Avenue of Spies by Alex Kershaw

avenue of spiesSubtitle: A True Story of Terror, Espionage, and One American Family’s Heroic Resistance in Nazi-Occupied Paris

Rating:   **** (4/5)

Published: Crown, August 2015

Format: Hardcover

Genre: Nonfiction, WWII

Source: Publisher

“Never had so many psychopaths and sadists been based on one street in Paris.” Upon the Nazi occupation of Paris, the most elite and ruthless of them moved into mansions on the posh Avenue Foch, mere feet away from the residence of the Jackson Family. Sumner Jackson, an American doctor with a Swiss wife maintained his practice at the American Hospital, his presence seeming to go unnoticed by the Germans. It was not until he and his wife Toquette became active members of The Resistance, (hiding downed RAF airmen, secreting messages) that they get into trouble. After years of occupation, the Jacksons, including their teenage son Philip, were arrested in 1944, and that’s when the story really got interesting.

It’s not that the book wasn’t compelling prior to their arrest, but I didn’t think it did justice to their individual characters until they had to endure the horrors of captivity. They were treated especially harshly as American political prisoners and faced atrocious conditions in the camps (disease, starvation, exposure, etc). Despite their bravery and selflessness in The Resistance, it would be their incarceration that would be a true test of their resilience.

***SPOILER ALERT*** It was amazing that Toquette survived imprisonment at Ravensbruck: “Of the 550 women deported with her from France on August 15, 1944, she was one of just seventeen who had survived.” And Philip’s survival itself is no less than miraculous. As Allies were sinking ships full of concentration camp survivors, having been misinformed that the vessels were full of fleeing Nazis, Philip narrowly escaped being drown or shot. “…the Bay of Lubeck… one of the great maritime disasters in history.” Sadly, this is where Sumner met his end. Though he had an opportunity to be liberated by the Red Cross, he chose to stay with his patients. Toquette’s own words about her husband were heartbreaking: “…I never ceased to be in love with Sumner, for whom I had moreover a great admiration and respect. He had such big qualities.”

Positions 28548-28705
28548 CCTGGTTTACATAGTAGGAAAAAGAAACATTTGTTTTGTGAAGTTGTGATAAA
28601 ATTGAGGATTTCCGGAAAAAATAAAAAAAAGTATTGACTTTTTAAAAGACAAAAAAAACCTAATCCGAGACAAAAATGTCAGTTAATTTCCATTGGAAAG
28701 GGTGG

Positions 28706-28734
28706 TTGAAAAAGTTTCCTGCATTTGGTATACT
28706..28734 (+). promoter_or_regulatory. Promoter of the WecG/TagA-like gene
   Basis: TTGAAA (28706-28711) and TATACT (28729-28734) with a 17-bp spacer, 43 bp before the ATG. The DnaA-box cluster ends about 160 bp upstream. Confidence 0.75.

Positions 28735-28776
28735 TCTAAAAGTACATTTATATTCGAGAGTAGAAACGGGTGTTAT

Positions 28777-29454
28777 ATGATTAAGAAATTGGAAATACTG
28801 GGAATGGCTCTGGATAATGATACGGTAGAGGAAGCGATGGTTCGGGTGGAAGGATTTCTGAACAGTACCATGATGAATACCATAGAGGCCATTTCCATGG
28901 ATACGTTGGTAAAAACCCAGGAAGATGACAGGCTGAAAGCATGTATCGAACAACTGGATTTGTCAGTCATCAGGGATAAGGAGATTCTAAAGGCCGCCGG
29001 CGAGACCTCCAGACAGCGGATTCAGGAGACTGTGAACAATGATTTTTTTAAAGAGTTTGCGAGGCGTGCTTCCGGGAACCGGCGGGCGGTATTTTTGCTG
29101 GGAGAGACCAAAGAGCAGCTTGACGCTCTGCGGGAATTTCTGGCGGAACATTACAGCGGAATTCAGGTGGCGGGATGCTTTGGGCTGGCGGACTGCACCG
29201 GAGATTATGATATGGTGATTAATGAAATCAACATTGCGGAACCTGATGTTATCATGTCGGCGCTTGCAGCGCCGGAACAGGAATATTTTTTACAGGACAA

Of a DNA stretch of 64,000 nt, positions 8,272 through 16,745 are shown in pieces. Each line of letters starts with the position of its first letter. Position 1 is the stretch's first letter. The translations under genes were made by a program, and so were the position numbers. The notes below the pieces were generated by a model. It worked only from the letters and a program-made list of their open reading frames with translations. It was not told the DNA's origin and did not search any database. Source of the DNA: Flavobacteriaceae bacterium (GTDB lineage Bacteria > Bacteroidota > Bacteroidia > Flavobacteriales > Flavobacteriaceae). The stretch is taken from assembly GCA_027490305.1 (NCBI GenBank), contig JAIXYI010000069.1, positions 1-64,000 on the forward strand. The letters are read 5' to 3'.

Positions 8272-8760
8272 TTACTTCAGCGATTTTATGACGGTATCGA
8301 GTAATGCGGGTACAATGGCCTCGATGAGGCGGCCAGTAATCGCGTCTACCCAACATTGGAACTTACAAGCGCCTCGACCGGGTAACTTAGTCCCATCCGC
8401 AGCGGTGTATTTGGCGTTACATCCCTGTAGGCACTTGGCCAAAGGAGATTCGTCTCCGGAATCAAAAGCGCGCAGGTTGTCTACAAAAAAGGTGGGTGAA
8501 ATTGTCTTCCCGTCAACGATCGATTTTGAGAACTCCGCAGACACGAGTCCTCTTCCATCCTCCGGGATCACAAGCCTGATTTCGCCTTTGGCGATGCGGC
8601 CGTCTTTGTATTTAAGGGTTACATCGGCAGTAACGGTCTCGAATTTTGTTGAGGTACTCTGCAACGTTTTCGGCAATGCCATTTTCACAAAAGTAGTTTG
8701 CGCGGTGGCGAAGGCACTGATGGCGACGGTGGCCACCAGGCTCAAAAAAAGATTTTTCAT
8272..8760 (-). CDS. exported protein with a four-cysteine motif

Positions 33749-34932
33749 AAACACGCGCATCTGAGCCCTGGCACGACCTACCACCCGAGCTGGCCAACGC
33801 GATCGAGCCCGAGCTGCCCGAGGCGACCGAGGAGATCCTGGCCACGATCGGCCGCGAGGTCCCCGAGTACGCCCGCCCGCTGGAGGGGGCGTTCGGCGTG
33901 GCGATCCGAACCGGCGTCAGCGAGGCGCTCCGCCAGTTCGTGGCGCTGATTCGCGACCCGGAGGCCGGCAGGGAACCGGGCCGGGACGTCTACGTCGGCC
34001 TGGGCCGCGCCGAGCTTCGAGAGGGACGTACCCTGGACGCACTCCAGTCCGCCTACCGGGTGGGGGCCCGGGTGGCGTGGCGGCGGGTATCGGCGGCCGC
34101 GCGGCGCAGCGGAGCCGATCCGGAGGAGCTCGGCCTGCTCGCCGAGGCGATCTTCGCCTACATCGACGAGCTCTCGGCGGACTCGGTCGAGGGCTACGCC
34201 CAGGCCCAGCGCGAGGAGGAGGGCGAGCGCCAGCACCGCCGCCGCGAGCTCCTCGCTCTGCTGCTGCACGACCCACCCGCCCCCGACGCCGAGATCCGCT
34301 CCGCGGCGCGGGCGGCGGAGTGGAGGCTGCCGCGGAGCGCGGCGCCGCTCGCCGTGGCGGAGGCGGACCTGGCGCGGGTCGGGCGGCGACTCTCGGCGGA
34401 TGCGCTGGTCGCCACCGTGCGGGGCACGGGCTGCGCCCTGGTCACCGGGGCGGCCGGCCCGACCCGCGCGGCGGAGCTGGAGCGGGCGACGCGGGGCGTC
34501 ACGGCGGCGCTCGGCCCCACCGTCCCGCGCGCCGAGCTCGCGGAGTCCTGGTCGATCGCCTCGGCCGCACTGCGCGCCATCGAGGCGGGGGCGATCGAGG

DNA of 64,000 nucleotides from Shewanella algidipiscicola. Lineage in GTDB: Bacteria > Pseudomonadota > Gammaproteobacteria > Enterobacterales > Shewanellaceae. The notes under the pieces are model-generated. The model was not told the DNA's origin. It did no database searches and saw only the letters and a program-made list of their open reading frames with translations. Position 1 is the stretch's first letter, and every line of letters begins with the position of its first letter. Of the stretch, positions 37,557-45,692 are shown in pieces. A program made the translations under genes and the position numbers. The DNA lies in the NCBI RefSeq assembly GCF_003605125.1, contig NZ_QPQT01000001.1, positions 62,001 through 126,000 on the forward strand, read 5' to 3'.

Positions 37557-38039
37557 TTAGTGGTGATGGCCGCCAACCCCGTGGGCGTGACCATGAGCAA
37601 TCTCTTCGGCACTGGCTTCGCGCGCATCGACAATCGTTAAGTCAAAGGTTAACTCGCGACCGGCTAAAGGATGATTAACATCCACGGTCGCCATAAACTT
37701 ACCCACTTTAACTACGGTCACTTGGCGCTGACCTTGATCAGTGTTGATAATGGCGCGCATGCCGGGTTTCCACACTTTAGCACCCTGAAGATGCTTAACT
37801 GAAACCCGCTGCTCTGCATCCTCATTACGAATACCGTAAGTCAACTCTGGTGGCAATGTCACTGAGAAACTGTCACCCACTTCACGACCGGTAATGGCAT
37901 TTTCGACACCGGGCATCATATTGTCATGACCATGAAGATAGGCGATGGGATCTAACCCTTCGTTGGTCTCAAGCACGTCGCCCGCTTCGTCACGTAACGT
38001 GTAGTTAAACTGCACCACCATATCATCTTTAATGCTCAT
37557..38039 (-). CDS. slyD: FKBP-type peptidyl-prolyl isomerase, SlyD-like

Overall, this was a great portrayal of the terror in Paris during the Nazi occupation and the courage of those individuals who chose to resist evil.

I received a complimentary copy of this book from the publisher.

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Bradstreet Gate by Robin Kirman

bradstreet gateRating: *** (3/5)

Published: Crown, July 2015

Format: ARC

Genre: Contemporary Fiction

Source: Amazon Vine

It’s hard to live up to comparisons to Donna Tartt’s The Secret History, especially when it lacks the rich detail and atmosphere that Tartt delivered. After a disjointed prologue and odd first chapter, the book showed a lot of potential, recalling the backgrounds of three main characters, Georgia, Alice, and Charlie. They converge upon Harvard and form friendships with one another for their own selfish purposes. Charlie is enamored with Georgia, who is fiercely guarded, and insecure Alice is smitten in her own way with Georgia. Just weeks before graduation, a fellow student is murdered and a professor is implicated. Not only was Professor Storrow a mentor to Charlie, but it is revealed he had an affair with Georgia, and possibly the murder victim. What follows is much less engaging.

The second half of the narrative follows the trio as they move on with their lives post-Harvard. That’s when I started to lose interest. Venture capitalist Charlie, bipolar Alice, and Georgia, saddled with an infant and cancer-stricken husband – but the memory of Storrow is always on the periphery. Storrow himself reminded me a bit of Gilderoy Lockhart: pompous, vain, and maybe a little desperate, with perhaps a tendency to exaggerate his achievements.